28. The system of claim 25, wherein said first section and said second section are not in linear alignment.
29. The system of claim 25, wherein said first and said second section each form an acute angle between said first and second sections, and said middle section.
30. The system of claim 25, wherein each of said first, second, and middle sections are the same length.
31. The system of claim 25, wherein each of said first, second, and middle sections are different lengths.
32. The system of claim 25, wherein said first and said second sections are about the same length, and said middle section is a different length.
33. The system of claim 25, wherein said sealing element (8) has a truncated cone crossectional shape.
34. The system of claim 22, wherein, said air flap (10) is comprised of three connected non-aligned planar segments.
35. The system of claim 34, wherein each of said three connected non-aligned planar segments are of about equal lengths.
36. The system of claim 34, wherein each of said three connected non-aligned planar segments are different lengths.
37. The system of claim 34, wherein said three connected non-aligned planar segments form an S-shaped air flap (10).
38. The system of claim 22, wherein said air flap (10) further comprises a guide rib (20),
said guide rib (20) extending perpendicular to said air flap (10), and positioned obliquely relative to the direction of air flow.
39. The system of claim 38, wherein said air flap (10) further comprises an arcuate guide vane (24),
said arcuate guide vane (24) being positioned adjacent to said guide rib (20).
40. The system of claim 39, wherein said air flap (10) further comprises a partition (22),
said partition (22) comprising a wall extending perpendicular from said air flap (10), and
said partition (22) extending perpendicular to the direction of air flow,
said partition (22) being positioned adjacent to said guide rib (20).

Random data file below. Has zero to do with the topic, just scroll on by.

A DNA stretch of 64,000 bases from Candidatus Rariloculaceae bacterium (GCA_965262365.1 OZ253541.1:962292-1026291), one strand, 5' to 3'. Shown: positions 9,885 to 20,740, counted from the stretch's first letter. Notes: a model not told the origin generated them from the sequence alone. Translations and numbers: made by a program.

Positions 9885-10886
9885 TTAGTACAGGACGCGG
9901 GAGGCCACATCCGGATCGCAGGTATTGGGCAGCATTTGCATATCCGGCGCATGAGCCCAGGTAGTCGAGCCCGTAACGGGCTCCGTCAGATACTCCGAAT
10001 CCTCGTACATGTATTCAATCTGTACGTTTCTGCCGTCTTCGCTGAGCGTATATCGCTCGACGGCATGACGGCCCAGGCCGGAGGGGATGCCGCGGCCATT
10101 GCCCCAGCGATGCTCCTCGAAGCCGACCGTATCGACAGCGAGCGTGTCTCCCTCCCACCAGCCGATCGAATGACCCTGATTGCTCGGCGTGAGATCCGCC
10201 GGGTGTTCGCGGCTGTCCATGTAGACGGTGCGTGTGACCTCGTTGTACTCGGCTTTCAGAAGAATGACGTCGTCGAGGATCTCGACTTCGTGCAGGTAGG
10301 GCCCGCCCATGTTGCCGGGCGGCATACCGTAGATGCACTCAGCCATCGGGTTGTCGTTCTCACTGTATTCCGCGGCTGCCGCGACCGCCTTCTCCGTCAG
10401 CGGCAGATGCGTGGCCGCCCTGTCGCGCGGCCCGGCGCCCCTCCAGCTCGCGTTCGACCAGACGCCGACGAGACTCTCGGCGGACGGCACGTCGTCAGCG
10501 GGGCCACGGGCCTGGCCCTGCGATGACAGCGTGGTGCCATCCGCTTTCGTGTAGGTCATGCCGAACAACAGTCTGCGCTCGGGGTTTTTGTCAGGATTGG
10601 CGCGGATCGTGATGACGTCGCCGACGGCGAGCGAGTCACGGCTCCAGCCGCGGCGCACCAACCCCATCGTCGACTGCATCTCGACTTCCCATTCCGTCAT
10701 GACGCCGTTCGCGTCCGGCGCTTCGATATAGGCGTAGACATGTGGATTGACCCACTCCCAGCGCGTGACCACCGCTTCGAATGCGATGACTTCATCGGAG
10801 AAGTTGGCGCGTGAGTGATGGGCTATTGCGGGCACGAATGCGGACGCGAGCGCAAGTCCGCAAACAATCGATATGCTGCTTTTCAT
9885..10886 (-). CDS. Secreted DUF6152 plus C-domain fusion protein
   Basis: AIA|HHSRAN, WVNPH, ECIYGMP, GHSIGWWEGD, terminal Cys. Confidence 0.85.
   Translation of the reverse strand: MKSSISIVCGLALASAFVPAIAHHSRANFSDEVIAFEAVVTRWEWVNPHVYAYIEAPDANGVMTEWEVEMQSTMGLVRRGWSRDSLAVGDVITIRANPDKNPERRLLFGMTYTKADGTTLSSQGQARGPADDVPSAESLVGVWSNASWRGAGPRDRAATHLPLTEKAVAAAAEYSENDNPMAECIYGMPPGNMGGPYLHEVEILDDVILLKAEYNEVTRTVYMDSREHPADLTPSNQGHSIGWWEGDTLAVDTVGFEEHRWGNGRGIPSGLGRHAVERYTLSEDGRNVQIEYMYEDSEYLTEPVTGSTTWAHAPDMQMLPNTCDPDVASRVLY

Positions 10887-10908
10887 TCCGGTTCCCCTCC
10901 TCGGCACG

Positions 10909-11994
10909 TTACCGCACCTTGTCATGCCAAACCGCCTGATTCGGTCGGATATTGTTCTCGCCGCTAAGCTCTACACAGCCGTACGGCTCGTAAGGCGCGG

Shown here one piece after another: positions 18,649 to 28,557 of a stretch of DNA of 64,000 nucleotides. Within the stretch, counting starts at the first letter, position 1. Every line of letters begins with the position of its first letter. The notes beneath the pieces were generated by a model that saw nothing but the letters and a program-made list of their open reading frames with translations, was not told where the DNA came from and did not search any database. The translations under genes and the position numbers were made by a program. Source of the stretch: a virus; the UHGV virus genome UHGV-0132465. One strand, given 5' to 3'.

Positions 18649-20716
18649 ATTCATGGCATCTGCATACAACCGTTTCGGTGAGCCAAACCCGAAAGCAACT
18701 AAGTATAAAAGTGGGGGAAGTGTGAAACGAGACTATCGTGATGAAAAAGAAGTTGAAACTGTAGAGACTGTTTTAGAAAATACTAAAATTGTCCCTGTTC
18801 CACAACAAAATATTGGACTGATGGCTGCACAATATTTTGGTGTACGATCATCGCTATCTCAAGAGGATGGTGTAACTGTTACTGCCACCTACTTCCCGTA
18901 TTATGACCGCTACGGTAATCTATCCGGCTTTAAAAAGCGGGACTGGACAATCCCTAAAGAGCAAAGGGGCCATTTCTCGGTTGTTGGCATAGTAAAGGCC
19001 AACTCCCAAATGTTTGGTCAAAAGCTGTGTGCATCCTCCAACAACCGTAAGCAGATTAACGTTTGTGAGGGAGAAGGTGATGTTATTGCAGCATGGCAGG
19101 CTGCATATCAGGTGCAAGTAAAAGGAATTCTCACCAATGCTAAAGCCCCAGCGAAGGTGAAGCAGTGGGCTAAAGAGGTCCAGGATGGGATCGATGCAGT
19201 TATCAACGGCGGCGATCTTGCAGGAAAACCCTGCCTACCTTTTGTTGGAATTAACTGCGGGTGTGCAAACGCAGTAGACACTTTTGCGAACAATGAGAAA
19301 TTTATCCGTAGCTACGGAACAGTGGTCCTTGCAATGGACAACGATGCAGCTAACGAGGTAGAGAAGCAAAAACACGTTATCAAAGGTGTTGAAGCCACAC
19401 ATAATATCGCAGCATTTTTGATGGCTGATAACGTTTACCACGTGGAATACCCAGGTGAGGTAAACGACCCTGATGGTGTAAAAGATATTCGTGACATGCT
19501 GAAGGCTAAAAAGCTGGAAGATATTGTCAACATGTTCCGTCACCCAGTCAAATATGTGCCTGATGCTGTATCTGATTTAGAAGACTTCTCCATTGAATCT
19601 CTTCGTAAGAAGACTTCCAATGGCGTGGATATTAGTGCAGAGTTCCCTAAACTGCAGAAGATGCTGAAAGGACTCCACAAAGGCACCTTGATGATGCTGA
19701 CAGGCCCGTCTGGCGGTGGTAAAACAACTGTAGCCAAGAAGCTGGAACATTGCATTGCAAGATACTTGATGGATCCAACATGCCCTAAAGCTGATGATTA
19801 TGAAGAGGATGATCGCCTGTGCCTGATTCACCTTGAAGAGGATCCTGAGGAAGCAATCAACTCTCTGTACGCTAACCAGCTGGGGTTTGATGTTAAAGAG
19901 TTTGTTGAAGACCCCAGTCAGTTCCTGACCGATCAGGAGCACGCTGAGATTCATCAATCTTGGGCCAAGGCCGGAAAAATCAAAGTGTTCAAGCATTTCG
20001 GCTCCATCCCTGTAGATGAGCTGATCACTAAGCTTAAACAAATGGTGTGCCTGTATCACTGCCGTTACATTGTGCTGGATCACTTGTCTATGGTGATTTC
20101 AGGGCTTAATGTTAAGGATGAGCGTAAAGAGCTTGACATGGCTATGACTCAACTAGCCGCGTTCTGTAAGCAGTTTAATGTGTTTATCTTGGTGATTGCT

41. The system of claim 22, further comprising one of, a guide rib (20), a guide vane (24) or a partition (22).
Description
FIELD OF THE INVENTION

The present intention relates in general terms to an air flap for an air-ducting device with at least two ducts, which have a common outlet zone, and in particular to an air flap for a vehicle heating, ventilation and/or air-conditioning system. The two ducts with a common outlet zone can be, for example, the fresh-air or cold-air path, on the one hand, and the warm-air path on the other hand, the heating heat exchanger being arranged in the latter, the common outlet zone often being referred to in this case as a mixing zone, while the air flap in this application is generally referred to as the mixed-air flap.

BACKGROUND OF THE INVENTION

Currently known mixed-air flaps are generally of the butterfly type and are arranged in such a way in the mixing zone that the warm-air duct is blocked in one end position while, in another position, the fresh-air duct is blocked. In the intermediate positions, the mixed-air flap allows air to pass out of both ducts, depending on its position. In the intermediate positions, the two ducts are connected together both upstream and downstream of the flap in terms of flow, with the result that it is possible not only for the desired mixing of air to take place in the mixing zone but also for each of the air ducts to affect the other owing to the build-up of back-pressure.